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Depth filters containing diatomite achieve more efficient particle retention than filters solely containing cellulose fibers

 
: Buyel, J.F.; Gruchow, H.M.; Fischer, R.

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Fulltext ()

Frontiers in plant science : FPLS 6 (2015), Art. 1134, 11 pp.
ISSN: 1664-462X
European Commission EC
FP7-IDEAS-ERC; 269110; FUTURE-PHARMA
English
Journal Article, Electronic Publication
Fraunhofer IME ()

Abstract
The clarification of biological feed stocks during the production of biopharmaceutical proteins is challenging when large quantities of particles must be removed, e.g., when processing crude plant extracts. Single-use depth filters are often preferred for clarification because they are simple to integrate and have a good safety profile. However, the combination of filter layers must be optimized in terms of nominal retention ratings to account for the unique particle size distribution in each feed stock. We have recently shown that predictive models can facilitate filter screening and the selection of appropriate filter layers. Here we expand our previous study by testing several filters with different retention ratings. The filters typically contain diatomite to facilitate the removal of fine particles. However, diatomite can interfere with the recovery of large biopharmaceutical molecules such as virus-like particles and aggregated proteins. Therefore, we also tested filtration devices composed solely of cellulose fibers and cohesive resin. The capacities of both filter types varied from 10 to 50L m(-2) when challenged with tobacco leaf extracts, but the filtrate turbidity was similar to 500-fold lower (similar to 3.5 NTU) when diatomite filters were used. We also tested pre-coat filtration with dispersed diatomite, which achieved capacities of up to 120 L m-2 with turbidities of similar to 100 NTU using bulk plant extracts, and in contrast to the other depth filters did not require an upstream bag filter. Single pre-coat filtration devices can thus replace combinations of bag and depth filters to simplify the processing of plant extracts, potentially saving on time, labor and consumables. The protein concentrations of TSP, DsRed and antibody 2G12 were not affected by pre-coat filtration, indicating its general applicability during the manufacture of plant-derived biopharmaceutical proteins.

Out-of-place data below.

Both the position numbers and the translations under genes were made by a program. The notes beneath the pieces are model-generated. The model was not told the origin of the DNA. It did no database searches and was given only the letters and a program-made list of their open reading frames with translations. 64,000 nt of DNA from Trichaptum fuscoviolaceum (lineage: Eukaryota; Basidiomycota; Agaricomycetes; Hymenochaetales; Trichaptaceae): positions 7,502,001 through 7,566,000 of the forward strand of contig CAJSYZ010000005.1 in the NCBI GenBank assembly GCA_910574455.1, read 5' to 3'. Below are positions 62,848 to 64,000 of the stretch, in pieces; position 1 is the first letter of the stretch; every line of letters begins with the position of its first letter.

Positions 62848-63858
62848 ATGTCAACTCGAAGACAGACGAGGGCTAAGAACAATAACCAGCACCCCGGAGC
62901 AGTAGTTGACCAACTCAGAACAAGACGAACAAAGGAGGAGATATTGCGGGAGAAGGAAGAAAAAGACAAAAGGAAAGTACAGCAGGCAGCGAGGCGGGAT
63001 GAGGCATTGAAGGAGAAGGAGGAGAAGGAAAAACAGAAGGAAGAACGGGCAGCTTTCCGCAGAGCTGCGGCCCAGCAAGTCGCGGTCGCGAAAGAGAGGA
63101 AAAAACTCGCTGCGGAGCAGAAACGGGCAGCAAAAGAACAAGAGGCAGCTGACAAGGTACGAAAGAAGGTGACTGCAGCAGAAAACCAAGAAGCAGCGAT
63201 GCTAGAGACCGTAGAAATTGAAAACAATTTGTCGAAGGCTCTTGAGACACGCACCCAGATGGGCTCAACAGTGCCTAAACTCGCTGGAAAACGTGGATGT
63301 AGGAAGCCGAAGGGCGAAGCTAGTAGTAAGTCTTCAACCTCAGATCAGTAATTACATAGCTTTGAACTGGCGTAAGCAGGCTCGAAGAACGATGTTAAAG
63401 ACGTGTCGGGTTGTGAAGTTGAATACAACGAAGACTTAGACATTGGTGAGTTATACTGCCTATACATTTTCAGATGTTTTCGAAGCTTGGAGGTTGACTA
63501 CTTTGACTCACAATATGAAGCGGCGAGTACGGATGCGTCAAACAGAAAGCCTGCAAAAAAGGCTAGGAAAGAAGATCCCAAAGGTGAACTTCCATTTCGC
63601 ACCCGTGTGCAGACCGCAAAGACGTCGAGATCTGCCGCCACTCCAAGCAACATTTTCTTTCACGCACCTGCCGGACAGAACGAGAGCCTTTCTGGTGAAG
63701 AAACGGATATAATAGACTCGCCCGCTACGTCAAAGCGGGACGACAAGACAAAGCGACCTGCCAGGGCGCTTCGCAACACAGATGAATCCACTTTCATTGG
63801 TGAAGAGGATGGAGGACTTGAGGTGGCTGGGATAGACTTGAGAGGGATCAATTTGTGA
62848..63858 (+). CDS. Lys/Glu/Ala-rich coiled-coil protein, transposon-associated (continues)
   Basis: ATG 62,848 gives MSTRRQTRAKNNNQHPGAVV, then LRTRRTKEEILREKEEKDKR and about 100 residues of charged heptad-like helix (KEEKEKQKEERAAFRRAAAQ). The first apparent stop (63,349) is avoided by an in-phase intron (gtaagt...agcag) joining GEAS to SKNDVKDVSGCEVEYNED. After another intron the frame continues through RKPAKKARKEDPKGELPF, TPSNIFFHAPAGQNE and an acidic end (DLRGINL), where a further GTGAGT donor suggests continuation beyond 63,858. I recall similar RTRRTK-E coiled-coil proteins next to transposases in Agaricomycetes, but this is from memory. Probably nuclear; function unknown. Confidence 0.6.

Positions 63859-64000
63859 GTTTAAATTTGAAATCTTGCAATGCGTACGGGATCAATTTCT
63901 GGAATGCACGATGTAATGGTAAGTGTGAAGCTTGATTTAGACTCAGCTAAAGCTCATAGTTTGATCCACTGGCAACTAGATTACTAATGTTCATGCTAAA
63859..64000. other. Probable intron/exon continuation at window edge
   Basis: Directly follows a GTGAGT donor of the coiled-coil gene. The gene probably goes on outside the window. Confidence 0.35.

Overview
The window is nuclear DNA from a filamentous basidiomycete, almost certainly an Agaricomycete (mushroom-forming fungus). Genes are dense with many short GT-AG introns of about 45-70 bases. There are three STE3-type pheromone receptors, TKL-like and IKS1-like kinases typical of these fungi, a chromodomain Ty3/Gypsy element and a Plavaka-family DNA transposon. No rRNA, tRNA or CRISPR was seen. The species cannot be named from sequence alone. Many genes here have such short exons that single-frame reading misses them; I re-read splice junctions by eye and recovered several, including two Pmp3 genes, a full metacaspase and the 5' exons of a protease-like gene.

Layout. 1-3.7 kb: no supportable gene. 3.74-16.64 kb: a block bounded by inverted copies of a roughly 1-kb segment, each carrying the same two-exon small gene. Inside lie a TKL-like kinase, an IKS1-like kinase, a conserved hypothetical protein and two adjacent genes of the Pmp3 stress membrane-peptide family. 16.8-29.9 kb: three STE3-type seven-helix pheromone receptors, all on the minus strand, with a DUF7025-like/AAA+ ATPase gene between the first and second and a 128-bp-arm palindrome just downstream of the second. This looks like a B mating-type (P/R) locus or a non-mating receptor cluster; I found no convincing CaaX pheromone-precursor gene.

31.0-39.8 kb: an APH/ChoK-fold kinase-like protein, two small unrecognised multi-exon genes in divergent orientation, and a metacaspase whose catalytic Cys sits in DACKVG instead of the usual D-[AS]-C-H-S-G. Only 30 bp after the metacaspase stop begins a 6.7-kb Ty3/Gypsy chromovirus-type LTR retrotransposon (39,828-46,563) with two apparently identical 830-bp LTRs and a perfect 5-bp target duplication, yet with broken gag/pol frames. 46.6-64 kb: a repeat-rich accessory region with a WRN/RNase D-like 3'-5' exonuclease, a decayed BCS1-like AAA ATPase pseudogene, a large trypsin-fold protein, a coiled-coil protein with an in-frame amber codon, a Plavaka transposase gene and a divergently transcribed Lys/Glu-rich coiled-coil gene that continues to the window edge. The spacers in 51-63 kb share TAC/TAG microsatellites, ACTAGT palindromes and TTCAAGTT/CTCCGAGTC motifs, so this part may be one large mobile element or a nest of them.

: http://publica.fraunhofer.de/documents/N-382258.html